So you may be looking at your unfinished manuscript right now, thinking that this is wildly out of character, or it doesn’t even make sense, or why are there evil talking cats this isn’t supposed to be happening. Maybe you’re horribly behind on your word count and the few thousand–or even the few hundred–you’ve managed to write just don’t seem good enough.

The amazing thing is that you’ve already written more than you had before. No matter how horrible, how confusing, or how small the writing has been, there’s more story than there was before, and that’s something that you should be proud of.

I’ve found that the best way to write more, and faster, is this simple motto/phrase/whatever-you-want-to-call-it: don’t think, just write. Stop worrying about whether what you’re writing is good or bad, whether it goes with the story and fits with the outline. Stop thinking that this description is taking way too long or this chapter should have finished already or where did this character come from or why on earth are these characters being shippy. Just write.

Yes, it’s hard not to stop and try to figure out what’s going on, especially when you want this novel to be as good as your original idea for it was, especially when that one word you used really doesn’t seem right, especially when this wasn’t in the outline at all. Usually, I have to find some way to force myself into this frame of mind. Two ways that I do it are:

  • Word wars or word sprints with other people. I find that competition really helps me want to win and I don’t go back to fix things or stop to think because I want to win.
  • Timed goals with myself. (Ex. “I’m going to try to write 700 words in 15 minutes.”) It’s especially helpful if you choose goals you’ve never achieved before, because it encourages you to really push yourself as hard as you can, with no stopping.

The key is to not stop to think. (Again, don’t think, just write.) If you think about what you’re writing, you’re inevitably going to realize that it’s bad writing, and you’re going to want to fix it. Don’t think. The trick is to trick ourselves into writing without thinking, to keep our fingers moving even when the sentences start to sound like, “Then I met a guy named Bob. Bob was weird. He had weird hair that I can’t describe right now. He liked to eat cake.”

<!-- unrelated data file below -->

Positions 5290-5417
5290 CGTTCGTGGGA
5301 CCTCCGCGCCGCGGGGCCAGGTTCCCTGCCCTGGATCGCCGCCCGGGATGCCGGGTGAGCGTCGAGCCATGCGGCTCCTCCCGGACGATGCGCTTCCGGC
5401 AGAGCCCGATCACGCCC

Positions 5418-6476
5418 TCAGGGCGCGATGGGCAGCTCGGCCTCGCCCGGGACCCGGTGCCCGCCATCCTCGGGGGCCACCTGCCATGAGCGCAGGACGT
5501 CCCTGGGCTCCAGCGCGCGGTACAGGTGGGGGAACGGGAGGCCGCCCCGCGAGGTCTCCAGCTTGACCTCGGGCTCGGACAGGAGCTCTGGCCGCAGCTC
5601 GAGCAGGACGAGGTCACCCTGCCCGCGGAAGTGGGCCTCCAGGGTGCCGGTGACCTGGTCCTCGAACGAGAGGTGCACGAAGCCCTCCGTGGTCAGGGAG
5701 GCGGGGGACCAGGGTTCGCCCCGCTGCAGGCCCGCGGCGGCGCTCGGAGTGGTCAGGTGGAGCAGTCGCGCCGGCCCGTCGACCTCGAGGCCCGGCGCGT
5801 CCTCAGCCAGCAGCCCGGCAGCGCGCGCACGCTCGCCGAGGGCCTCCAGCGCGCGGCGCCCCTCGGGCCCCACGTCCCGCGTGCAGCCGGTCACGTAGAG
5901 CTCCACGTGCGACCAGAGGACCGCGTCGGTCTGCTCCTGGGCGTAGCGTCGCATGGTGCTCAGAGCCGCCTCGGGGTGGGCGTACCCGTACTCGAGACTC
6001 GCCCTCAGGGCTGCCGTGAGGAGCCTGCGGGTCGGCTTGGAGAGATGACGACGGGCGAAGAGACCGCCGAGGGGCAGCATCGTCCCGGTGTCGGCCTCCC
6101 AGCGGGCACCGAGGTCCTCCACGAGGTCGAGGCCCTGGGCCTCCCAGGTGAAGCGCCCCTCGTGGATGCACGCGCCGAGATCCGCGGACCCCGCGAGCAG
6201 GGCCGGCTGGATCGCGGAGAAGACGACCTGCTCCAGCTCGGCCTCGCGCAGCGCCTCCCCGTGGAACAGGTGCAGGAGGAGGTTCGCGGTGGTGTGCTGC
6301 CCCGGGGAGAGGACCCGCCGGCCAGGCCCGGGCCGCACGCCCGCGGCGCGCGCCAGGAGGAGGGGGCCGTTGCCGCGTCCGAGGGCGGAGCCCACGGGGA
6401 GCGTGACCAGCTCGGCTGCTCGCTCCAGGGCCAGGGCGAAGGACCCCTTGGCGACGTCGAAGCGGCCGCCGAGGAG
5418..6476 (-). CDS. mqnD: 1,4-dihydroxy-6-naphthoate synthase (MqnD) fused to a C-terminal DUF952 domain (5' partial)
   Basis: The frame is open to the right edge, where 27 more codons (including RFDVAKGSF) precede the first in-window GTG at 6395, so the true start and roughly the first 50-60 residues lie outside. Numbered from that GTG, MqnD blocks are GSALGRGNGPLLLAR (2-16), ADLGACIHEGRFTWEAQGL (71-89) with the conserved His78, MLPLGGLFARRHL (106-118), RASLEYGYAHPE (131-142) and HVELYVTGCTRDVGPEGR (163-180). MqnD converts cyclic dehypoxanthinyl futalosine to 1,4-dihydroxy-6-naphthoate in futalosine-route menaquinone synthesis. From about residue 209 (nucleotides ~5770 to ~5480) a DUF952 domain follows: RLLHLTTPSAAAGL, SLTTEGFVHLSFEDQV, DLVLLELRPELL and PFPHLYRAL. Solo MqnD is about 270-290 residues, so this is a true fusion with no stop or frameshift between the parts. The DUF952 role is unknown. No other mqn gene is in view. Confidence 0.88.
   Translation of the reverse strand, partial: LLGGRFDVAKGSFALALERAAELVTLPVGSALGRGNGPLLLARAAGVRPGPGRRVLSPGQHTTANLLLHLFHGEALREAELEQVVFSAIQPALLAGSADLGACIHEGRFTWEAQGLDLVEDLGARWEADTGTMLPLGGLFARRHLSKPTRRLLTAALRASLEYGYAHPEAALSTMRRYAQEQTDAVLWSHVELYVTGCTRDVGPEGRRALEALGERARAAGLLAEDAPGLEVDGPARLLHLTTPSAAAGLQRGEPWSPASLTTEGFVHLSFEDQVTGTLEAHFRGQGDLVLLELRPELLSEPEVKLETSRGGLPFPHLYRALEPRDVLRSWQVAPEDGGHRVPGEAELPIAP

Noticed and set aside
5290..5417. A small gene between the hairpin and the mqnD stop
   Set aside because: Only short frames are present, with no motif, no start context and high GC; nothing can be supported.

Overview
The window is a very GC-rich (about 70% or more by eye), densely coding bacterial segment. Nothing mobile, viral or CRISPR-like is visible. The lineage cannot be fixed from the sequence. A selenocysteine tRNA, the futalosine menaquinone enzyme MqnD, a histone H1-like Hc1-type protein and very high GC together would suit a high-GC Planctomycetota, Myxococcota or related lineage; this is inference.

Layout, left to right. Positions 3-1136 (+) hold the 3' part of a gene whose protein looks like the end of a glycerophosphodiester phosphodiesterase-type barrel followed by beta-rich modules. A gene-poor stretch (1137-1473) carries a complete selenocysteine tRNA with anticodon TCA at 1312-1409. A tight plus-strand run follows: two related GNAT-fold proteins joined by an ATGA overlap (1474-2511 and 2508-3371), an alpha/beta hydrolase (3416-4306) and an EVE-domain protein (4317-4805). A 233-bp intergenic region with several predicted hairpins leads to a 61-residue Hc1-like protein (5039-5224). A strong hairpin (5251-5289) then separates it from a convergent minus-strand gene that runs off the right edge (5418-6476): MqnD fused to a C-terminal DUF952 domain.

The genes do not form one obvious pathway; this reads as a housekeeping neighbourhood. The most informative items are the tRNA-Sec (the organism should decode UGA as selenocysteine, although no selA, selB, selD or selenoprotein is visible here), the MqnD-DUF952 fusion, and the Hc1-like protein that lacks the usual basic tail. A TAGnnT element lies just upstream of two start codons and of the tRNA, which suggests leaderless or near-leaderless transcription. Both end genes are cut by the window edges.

People will tell you to not go back to revise, because you’ll take up time and delete words. The fact is that stopping to think about what to write next will take up just as much time, and the time you waste will cost you just as many words anyway. (Well, maybe not just as many, but still.)

So if you’re struggling with whatever writing you’re working on, all you have to do is remember these four words: don’t think, just write. Actually, don’t even think about not thinking. Don’t think about purple elephants…too late.

And remember, even if you feel completely stuck and at a loss for what to write, you’ve written more than you had before. Be proud, pat yourself on the back, because that really is the most important thing.

How is Camp NaNo going for all of you who are doing it, and how close are you to your goals? Do you have any other tips or tricks on how you get yourself to write? And, most importantly, cashews or peanuts? (Or you can just tell me your favorite kind of nut; that works too. I bet you can’t guess mine…)

And So it Begins…

CNW_Participant.jpgYes, Camp NaNoWriMo has started! The excitement will wear off in a week or two, I know, but right now I’m excited about Camp and life and everything. Plus, I get Spring Break off of school next week, and it is fantastic how it coincides with the first week of Camp. That way I’ll have time to write while I actually want to.

Yesterday, for my first day, I wrote 1563 words, and I’m fairly pleased with that. It would’ve been nice to write a bit more, but I’m satisfied with how much I wrote.

I’m also kind of satisfied with the content I wrote. Obviously, it’s a first draft, and first draft + NaNoWriMo = blehhkghh, but not counting that, it’s actually okay, and my writing is ever so slowly improving.

One thing that was particularly fun to write about was about the airtrains, which is a public transportation system with railroad tracks that are about ten stories high. It was kind of inspired from my trip to New York City this year, where I rode the subway everywhere, but I altered it a little bit to be more sci-fi-y.

So it was fun to add a few of the setting details in that I’ve been thinking about, and I liked having a conversation between Will and Taira, and seeing the dynamic between them (they’re cousins, but their relationship is a little more like a brother and sister).

Other than that, I haven’t really written much that I can report on, or give advice-y things about, so I think I shall wrap up this post soon. I’m super excited to continue writing and see the plot take shape, and I’ll keep you updated on how my writing goes throughout the month.